Interview with Textile industry

Topic

Sourcing norms for single-brand retail have been eased. How do you think this will impact the Indian retail sector?

Relaxation in FDI norms will support growth of retail sector
The Indian government has relaxed local sourcing norms for single-brand retailers entering the country through foreign direct investment (FDI) route. Fibre2Fashion takes reactions from a cross-section of the industry.

 

The ease in FDI rules will provide greater flexibility to global fashion brands. This will help to improve the retail landscape of India, increase investments, and eventually employment in the country.
 
However, this could possibly affect garment manufacturing in the country. The eased rules will provide greater liberty to brands to source globally depending mainly on the cost competitiveness. This might result in brands limiting their sourcing requirement to only 30 per cent in blocks of 5 years from India, including sourcing for exports. In such a scenario, it is important that these sourcing clauses are very closely monitored to ensure that sourcing from India is continuously increasing, so as to be in sync with the Make in India drive of the government.

In line with the overall demand, the government has relaxed the FDI norms in single-brand retail and expanded the definition of mandatory 30 per cent domestic sourcing norms. This is excellent news for foreign retailer giants like IKEA and Apple who will now find Indian market more lucrative to invest and conduct business in.
 
Also, the announcement to allow single-brand retailers to start online sales, effectively doing away with the previous condition of first setting up a mandatory brick-and-mortar store, is also commendable. Massive capital is required for setting up a physical store vis-à-vis online platforms. Now retailers can start online sales without having to open physical stores. This will significantly ease capital pressure on small retailers who are looking to start afresh.

The success of brands such as Zara, Starbucks and other international names that are already operational here has made India's retail sector shine at the world level. This new ease in FDI norms will give a big boost to global brands and make the India market attractive for them for further trade and investments. It would have an after-effect of also boosting exports which they can source from India to fit their product portfolio.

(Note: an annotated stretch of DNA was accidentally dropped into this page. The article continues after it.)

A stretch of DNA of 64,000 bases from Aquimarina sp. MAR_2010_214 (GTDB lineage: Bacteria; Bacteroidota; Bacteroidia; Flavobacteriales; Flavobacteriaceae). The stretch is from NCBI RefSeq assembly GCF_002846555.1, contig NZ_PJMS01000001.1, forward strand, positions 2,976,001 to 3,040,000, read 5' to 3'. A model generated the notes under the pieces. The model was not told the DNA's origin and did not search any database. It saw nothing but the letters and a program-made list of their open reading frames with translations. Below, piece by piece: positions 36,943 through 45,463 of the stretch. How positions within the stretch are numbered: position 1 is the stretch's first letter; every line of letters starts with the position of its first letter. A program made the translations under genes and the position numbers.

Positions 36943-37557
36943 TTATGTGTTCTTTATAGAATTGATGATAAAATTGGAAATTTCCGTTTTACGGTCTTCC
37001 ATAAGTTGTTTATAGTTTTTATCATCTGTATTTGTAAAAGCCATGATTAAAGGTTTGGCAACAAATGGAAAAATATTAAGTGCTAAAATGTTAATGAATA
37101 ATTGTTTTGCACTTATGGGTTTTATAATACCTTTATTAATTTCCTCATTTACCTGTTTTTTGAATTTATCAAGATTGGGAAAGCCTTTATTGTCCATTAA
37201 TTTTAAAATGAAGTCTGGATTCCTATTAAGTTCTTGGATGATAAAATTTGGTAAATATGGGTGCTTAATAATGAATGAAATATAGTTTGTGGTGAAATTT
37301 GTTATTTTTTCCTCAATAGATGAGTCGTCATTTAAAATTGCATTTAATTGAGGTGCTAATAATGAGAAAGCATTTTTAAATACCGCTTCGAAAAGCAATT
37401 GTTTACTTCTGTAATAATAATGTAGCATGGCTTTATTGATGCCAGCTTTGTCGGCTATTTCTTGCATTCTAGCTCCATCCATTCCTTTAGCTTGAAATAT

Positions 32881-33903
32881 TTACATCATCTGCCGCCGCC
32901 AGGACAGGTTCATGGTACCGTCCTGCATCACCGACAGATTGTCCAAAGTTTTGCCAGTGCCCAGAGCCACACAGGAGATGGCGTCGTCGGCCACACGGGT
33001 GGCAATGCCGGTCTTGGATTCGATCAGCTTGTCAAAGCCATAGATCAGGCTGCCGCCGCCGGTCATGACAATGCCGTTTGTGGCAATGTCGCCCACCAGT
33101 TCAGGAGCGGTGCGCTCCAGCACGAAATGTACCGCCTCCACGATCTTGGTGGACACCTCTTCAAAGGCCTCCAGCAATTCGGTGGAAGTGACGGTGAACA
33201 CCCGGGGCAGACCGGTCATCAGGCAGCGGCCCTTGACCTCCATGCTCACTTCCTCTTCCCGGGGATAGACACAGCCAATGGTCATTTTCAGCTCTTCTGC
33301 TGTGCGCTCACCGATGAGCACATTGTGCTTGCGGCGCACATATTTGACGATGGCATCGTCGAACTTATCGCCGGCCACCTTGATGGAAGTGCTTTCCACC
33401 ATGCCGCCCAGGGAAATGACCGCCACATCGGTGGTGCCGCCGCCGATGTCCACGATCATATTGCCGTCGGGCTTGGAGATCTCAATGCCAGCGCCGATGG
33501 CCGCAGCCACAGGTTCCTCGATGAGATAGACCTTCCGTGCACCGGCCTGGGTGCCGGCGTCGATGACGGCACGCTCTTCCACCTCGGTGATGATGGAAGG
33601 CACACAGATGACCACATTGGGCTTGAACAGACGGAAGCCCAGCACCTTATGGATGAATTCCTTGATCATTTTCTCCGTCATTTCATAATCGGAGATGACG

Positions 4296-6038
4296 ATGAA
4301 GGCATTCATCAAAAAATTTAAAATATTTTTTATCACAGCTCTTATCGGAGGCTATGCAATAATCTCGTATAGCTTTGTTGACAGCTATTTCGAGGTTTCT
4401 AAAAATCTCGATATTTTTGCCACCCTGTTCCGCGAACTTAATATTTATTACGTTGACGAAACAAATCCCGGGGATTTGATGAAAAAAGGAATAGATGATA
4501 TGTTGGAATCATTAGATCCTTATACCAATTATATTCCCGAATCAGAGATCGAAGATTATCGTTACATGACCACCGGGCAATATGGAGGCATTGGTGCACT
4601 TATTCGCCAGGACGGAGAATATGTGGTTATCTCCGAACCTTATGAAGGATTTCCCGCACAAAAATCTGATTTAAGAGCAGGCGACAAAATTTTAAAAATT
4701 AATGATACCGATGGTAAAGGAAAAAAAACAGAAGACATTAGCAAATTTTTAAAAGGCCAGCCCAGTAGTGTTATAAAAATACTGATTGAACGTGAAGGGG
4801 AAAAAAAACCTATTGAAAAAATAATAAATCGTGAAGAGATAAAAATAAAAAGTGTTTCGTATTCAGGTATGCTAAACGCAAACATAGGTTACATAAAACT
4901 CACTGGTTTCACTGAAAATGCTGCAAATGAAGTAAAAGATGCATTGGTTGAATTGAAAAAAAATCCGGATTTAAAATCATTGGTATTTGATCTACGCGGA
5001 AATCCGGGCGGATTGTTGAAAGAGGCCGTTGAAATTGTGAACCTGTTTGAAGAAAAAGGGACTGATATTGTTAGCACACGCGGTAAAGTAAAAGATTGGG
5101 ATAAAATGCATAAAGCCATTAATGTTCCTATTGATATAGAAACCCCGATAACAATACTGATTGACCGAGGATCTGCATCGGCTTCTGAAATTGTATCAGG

Permission to trade through e-commerce is a great decision as simultaneously brands would move their omnichannel machinery to India. This would increase the market size quickly and make them reach out across India. Needless to say this will result in higher business volume and growth. 

Single-brand retailers will now be able to start online sales before they set up brick-and-mortar stores, but will need to open these within two years. The two-year period, however, may not be enough for retailers to set up stores at prime locations.

The automatic 100 per cent FDI in retail, with 30 per cent domestic sourcing above equity ownership of 51 per cent has been a long-standing demand of the industry and is welcome, though a little delayed. It will help FDI influx from many iconic brands, who stayed away as they did not want to risk their brand or operations with equity sharing arrangements. This is also likely to help in domestic job creation. However, the actual benefits will only be seen in the first quarter of the next financial, even if this rule gets applicable immediately. Further, many brands, like Tiffany and others, which have come under the franchise model in India, may rethink their strategy of India considering this new announcement.

The Indian retail sector traverses many industries such as clothing / lifestyle/ electronics and much more. The Cabinet's decision has definitely given impetus to many single-brand retailers to set up owned / non-franchise stores and direct e-commerce options. With the opening up of this segment, a lot of MNCs are likely to invest in India and push forward the Digital India movement. Additionally, the eased norms have added fuel to world-known brands to benefit local sourcing too.

We are delighted! H&M has been sourcing from India since the last 30 years for its international markets, it's great to see global sourcing is now part of the 30 per cent local sourcing norms. We see this supporting the ease of doing business in India and driving in larger investments from global companies.

It is a progressive decision by the government. It will be easier to meet the 30 per cent minimum local sourcing criteria for global brands wanting to run single brand retail, if they are also sourcing from India for other markets. I see this as a big opportunity for apparel companies, where indian factories have strong capabilities. This decision not only improves ease of doing business, but also promotes Make in India initiative by incentivising global sourcing from India.

Published on: 29/08/2019

DISCLAIMER: All views and opinions expressed in this column are solely of the interviewee, and they do not reflect in any way the opinion of Fibre2Fashion.com.

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